Clinton hard line expected on China

Updated: 2015-04-14 08:02

By Zhao Shengnan(China Daily)

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As former US secretary of state Hillary Clinton embarks on her second presidential bid, observers believe she will adopt a hard-line stance toward China, at least during the campaign.

If she wins the nomination and captures the White House, this stance will change as she takes a more pragmatic approach to dealing with the high-stakes relationship, they added.

A Foreign Ministry spokesman in Beijing did not comment directly on Clinton's bid on Monday, saying it is "an internal affair of the US", but that China is ready to work with the US to push forward the relationship.

Healthy and stable growth in Sino-US relations is in the common interest of both countries and conducive to not only maintaining stability and prosperity in the Asia-Pacific region but also the world, Hong Lei said at a daily media briefing.

Clinton, a former US first lady and senator, has been in the political spotlight for a quarter of a century. In various roles, she has dealt with China-related issues since the 1990s. A frequent visitor to China, she has often stressed the benefits of a partnership with Beijing and the importance of strengthening communication and cooperation between both countries.

Clinton hard line expected on China

As a flag-bearer for Washington's "pivot to Asia" policy during her four-year tenure as the US top diplomat from 2009, she made controversial remarks on territorial issues between China and US allies in Asia, drawing strong reactions from Beijing.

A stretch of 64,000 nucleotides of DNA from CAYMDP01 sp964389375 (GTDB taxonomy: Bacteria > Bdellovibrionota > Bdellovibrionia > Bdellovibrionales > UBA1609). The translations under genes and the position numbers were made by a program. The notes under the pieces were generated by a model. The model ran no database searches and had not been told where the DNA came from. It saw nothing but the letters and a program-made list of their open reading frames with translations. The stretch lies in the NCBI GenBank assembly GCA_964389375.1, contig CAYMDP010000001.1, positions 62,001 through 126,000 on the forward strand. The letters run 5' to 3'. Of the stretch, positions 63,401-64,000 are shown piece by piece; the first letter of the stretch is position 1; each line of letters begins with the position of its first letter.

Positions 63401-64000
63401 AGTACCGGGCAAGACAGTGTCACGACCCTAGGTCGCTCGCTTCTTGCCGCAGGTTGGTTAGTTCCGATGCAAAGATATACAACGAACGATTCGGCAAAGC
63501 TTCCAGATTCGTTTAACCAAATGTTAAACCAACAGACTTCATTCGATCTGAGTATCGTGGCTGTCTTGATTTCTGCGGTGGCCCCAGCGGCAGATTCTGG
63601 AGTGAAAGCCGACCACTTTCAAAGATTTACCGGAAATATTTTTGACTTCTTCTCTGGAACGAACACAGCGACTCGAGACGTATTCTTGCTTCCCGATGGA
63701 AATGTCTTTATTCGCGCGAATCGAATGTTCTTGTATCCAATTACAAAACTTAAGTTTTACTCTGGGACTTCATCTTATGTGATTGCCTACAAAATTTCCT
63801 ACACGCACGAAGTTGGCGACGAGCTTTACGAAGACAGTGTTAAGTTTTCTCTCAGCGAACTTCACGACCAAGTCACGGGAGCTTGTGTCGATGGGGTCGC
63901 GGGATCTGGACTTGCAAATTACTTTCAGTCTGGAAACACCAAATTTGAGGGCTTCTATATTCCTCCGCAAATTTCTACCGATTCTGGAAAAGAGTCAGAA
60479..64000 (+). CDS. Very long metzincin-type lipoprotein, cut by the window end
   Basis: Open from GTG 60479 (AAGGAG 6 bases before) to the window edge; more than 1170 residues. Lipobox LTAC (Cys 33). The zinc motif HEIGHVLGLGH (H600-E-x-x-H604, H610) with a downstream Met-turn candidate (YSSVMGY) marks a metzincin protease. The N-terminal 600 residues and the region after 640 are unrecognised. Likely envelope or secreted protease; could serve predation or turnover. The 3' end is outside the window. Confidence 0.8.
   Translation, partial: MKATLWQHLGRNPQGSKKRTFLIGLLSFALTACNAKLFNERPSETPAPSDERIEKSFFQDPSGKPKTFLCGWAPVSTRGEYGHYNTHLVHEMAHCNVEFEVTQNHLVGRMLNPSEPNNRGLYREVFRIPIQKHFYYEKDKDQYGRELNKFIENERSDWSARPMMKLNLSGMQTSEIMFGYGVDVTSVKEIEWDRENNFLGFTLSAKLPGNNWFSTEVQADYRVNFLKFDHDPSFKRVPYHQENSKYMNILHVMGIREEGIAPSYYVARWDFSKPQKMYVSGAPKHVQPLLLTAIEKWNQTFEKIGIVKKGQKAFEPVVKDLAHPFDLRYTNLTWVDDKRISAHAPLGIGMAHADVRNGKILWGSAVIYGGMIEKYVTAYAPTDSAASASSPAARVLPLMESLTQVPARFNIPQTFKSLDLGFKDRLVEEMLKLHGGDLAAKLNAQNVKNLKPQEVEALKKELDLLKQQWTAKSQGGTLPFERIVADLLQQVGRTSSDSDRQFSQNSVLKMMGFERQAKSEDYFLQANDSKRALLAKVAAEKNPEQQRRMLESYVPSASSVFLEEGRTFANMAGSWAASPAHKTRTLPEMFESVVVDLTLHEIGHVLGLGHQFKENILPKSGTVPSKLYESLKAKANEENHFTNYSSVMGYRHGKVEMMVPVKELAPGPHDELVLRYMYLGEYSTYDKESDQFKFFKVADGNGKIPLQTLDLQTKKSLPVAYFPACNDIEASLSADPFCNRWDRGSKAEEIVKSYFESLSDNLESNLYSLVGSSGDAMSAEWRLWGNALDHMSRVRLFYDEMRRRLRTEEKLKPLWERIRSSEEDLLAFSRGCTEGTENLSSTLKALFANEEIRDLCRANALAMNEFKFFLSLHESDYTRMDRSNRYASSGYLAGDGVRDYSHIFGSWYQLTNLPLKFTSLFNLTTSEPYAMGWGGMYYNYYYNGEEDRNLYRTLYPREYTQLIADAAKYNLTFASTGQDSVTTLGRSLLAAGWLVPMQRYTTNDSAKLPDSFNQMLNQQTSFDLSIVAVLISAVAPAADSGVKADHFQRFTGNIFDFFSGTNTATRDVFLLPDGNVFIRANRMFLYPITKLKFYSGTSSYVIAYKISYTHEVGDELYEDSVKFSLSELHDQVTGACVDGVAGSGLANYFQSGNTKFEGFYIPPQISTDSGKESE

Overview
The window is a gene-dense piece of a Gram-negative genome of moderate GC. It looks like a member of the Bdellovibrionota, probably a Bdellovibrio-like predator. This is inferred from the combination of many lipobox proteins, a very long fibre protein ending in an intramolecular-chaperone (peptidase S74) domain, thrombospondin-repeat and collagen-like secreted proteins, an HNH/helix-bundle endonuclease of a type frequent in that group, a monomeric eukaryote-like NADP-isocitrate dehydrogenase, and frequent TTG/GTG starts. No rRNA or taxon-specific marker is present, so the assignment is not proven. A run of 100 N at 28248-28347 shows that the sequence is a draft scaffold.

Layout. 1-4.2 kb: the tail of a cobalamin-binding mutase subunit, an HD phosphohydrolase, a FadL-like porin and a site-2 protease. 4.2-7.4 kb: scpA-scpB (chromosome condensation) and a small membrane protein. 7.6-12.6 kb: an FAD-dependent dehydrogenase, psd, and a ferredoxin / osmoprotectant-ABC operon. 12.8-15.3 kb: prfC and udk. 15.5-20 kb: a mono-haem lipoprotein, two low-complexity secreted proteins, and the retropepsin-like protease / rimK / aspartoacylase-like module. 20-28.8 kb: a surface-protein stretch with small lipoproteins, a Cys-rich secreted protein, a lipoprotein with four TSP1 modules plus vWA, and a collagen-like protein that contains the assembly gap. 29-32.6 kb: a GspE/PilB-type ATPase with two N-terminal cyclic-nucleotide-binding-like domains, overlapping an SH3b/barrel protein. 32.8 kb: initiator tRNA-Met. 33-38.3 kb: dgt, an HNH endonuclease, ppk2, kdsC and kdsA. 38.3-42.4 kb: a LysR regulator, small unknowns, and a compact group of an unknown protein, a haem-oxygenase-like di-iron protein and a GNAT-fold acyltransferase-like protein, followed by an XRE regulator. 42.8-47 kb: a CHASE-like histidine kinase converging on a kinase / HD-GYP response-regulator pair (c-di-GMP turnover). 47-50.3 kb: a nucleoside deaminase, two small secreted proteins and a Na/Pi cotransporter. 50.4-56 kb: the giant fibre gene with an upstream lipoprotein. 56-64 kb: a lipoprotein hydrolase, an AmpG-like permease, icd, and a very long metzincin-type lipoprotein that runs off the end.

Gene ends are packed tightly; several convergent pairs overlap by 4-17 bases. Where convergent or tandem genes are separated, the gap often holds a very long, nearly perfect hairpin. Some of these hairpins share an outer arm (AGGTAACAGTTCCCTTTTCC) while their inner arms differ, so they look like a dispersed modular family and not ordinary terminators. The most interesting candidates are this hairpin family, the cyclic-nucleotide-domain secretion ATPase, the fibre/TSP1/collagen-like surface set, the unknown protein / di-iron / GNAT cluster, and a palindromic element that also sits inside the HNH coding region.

Fan Jishe, a US studies researcher at the Chinese Academy of Social Sciences, said Clinton is likely to criticize China during her campaign as she did in 2008, especially as China's strength and influence is now far greater.

China overtook Japan as the world's second-largest economy in 2010 and replaced the US as the world's largest trading nation in 2013.

US President Barack Obama was crtiticized for his foreign policy, and Clinton may distance herself from him by focusing more on Asian affairs and being hawkish about China, Fan said.

Obama's "pivot to Asia" policy, including an increased military presence in Asia and strengthening ties with countries that have territorial disputes with China, has been viewed as an attempt to contain China's rise.

In 2012, Clinton said Southeast Asian countries must present a united front to China in dealing with South China Sea disputes, a suggestion running counter to China's stance on one-on-one talks.

The following year, she said that although the US does not take a position on the ultimate sovereignty of the Diaoyu Islands, it opposes "any unilateral actions" that would seek to undermine Japan's "administration".

Ni Feng, another researcher at the academy, said Clinton fully acknowledges the complexity of the Sino-US relationship, and no matter how the two countries compete with each other, she shares consensus with Beijing of avoiding conflicts.

Opinion polls show Clinton has a huge lead over potential Democratic rivals for the party's 2016 nomination.